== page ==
Vermont could be facing a dramatic escalation in COVID-19 cases if the projections in the state’s latest modeling forecast come to be.

During the state government’s latest coronavirus press conference Tuesday, Michael Pieciak, Commissioner of the Department of Financial Regulation which oversees the state’s coronavirus data and modeling, outlined the latest projection that Vermont could see over 60 cases per day by the end of November. This would rival the one day peak of 70 new cases set on April 3.

Just last week the forecasts Pieciak shared predicted Vermont would see an average of 20 cases per day in mid November and then start to dip down. The latest modeling, however, shows Vermont tripling that rosier prediction and the number of new cases continuing to rise straight through the end of November.

“With just 6 days of high case growth we are now on a very different trajectory,” said Pieciak, who noted that the projections are not set in stone.

“Just as quickly as that trajectory went up, we can get it to go down again based on our own individual actions that we partake in over the next few weeks,” said Pieciak. “We certainly have control over this in Vermont. It’s in our own hands to make that forecast not a reality.”

He referenced predictions from early in the pandemic that forecast high cases, hospitalizations and deaths that didn’t come to fruition because Vermonters adopted mitigation strategies and quickly turned things around.

“This has happened numerous times in the past where case growth has gone up, our forecasts have gone up, and where Vermonters have responded and those cases have gotten back down under control,” said Pieciak. “That’s certainly something we are hoping to see again here over the next 3 or 4 weeks in anticipation of holidays later in the month and next month as well.”

State officials noted, though, that the conditions from this past week has demonstrated a shift from other times during the pandemic.

Pieciak mentioned that for the first time since the pandemic began all 14 counties in Vermont reported at least 1 new case in the course of the last week.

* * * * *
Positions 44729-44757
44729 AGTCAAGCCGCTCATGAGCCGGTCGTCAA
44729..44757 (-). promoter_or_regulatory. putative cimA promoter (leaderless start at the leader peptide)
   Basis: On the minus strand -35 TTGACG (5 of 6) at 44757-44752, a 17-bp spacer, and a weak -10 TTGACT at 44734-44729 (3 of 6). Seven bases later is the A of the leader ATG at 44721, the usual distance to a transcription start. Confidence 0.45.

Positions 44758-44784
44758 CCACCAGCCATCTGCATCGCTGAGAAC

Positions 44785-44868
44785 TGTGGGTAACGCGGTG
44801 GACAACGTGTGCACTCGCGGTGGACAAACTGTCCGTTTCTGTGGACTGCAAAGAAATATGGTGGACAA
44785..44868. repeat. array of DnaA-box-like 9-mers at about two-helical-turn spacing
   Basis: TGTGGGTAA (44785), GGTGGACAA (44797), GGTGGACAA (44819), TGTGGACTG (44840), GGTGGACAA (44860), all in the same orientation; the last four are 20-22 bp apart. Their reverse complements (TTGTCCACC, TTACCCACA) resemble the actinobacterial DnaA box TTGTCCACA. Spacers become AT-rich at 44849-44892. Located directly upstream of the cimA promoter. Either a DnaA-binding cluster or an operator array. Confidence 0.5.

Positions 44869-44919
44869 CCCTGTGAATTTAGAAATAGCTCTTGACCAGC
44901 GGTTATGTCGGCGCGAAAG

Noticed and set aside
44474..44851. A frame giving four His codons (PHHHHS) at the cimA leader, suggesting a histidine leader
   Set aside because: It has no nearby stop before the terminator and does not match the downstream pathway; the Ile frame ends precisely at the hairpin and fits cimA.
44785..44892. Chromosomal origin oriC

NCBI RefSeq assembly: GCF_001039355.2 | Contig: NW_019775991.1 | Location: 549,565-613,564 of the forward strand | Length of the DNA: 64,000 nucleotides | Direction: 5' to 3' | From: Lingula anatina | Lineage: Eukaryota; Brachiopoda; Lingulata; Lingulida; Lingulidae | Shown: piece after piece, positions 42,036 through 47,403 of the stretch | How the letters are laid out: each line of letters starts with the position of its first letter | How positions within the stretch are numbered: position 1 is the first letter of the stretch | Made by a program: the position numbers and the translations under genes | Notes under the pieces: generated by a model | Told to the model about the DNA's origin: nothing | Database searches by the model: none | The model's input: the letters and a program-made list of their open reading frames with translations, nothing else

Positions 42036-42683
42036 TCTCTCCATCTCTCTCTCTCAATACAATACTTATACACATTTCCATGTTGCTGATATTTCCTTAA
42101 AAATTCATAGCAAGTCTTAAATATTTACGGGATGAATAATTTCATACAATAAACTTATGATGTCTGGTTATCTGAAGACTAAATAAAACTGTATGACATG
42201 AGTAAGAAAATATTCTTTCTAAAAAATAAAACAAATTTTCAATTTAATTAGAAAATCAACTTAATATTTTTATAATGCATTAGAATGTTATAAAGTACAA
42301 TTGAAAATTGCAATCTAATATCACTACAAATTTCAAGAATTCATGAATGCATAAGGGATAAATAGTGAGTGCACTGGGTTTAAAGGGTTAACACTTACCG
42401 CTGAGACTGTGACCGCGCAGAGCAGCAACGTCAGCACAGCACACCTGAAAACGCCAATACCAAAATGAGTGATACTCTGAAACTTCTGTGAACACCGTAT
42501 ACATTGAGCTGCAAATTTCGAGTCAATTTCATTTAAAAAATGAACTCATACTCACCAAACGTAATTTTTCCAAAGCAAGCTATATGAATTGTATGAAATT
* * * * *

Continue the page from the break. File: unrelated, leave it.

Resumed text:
“We are seeing cases spread out in a little bit more of a way than we have previously during the pandemic,” he said.

Pieciak said that, while somewhat less reliable because of the smaller populations and data points, projections on a county by county basis suggest a larger share of new cases in the forecast would be in Washington and Chittenden counties where the recent hockey outbreak occurred and St. Michael’s College is grappling with a developing outbreak. Pieciak said the projections suggest an uptick of cases in all regions of the state, though.

Pieciak reinforced the notion that if the forecast can jump so dramatically in one week, so too can it drop if new cases can be brought back down.

Health Commissioner Dr. Mark Levine also commented that Vermont has faced multiple, simultaneous outbreaks that have stretched into the wider community, as compared to earlier outbreaks that were contained mostly within a well-defined grouping and resolved without significant spread beyond the initial cluster of people.

“This is really a wake-up call for us all,” said Levine. “Remember this isn’t all data. This is real people.”

Levine said that while the several outbreaks have gotten a lot of attention, many of the state’s recent cases, which been above 20 cases per day 4 of the last 5 days, have been spread within small groups and families, often from gatherings that have moved inside and involve a meal, so people are in close proximity with masks off for an extended period of time.

“The bottom line is that small gatherings can have a big impact,” said Levine. “This is something I want everyone to keep in mind as the holidays approach and as you make your plans.”

Levine encouraged Vermonters to scale back traditional holiday plans and keep it among people within a household or who already have close contact with each other.

“The dinner table should not be so large and filled with multiple households,” he said. “It just doesn’t pass the common sense test during a pandemic.”

The officials pointed out that while the state has seen an increase in cases the last week or two, other metrics that the state follows are still favorable.

Gov. Phil Scott noted that Vermont only had 3 hospitalizations statewide on Tuesday. “We are in pretty good shape,” said Scott.

New Cases In NEK

According to the Vermont Department of Health there were 4 new cases in the Northeast Kingdom on Tuesday’s report - 2 in Caledonia County and 2 in Orleans.

The latest travel map has resulted in the entire state of New Hampshire now being restricted with case rates in every county increasing.

According to the travel map, if Vermont applied the same restrictions internally based on case prevalence, Orleans County would have crossed the threshold and now be restricted to non-essential travel along with Windsor and Windham counties in the yellow category. Washington and Chittenden would be considered a red county with even higher cases per capita, however the state does not apply the same restrictions in-state and merely reports the data so Vermonters can be aware of the potential risks.


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